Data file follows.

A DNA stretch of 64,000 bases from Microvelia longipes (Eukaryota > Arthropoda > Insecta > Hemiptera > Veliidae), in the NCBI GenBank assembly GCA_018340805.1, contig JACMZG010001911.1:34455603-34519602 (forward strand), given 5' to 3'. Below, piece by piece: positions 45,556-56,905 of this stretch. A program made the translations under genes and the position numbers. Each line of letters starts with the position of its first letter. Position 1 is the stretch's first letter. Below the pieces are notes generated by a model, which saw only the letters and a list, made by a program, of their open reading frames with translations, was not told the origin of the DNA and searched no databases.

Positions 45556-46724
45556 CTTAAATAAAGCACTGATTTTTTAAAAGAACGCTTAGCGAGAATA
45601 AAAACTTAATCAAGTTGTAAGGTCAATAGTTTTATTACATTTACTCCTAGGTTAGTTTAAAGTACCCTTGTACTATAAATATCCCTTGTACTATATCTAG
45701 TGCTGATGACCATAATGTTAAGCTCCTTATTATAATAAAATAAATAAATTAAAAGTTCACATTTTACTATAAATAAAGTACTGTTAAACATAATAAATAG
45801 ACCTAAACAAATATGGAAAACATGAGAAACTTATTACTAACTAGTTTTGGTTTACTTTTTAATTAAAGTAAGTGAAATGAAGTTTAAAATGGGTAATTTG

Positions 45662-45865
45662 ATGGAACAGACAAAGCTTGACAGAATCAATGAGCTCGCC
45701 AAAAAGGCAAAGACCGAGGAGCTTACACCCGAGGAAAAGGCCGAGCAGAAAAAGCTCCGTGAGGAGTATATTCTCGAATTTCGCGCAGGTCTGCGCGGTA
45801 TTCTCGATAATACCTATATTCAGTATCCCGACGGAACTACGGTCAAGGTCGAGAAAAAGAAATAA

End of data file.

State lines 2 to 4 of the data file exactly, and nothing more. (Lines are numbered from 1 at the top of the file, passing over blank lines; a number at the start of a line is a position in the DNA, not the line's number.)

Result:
Positions 45556-46724
45556 CTTAAATAAAGCACTGATTTTTTAAAAGAACGCTTAGCGAGAATA
45601 AAAACTTAATCAAGTTGTAAGGTCAATAGTTTTATTACATTTACTCCTAGGTTAGTTTAAAGTACCCTTGTACTATAAATATCCCTTGTACTATATCTAG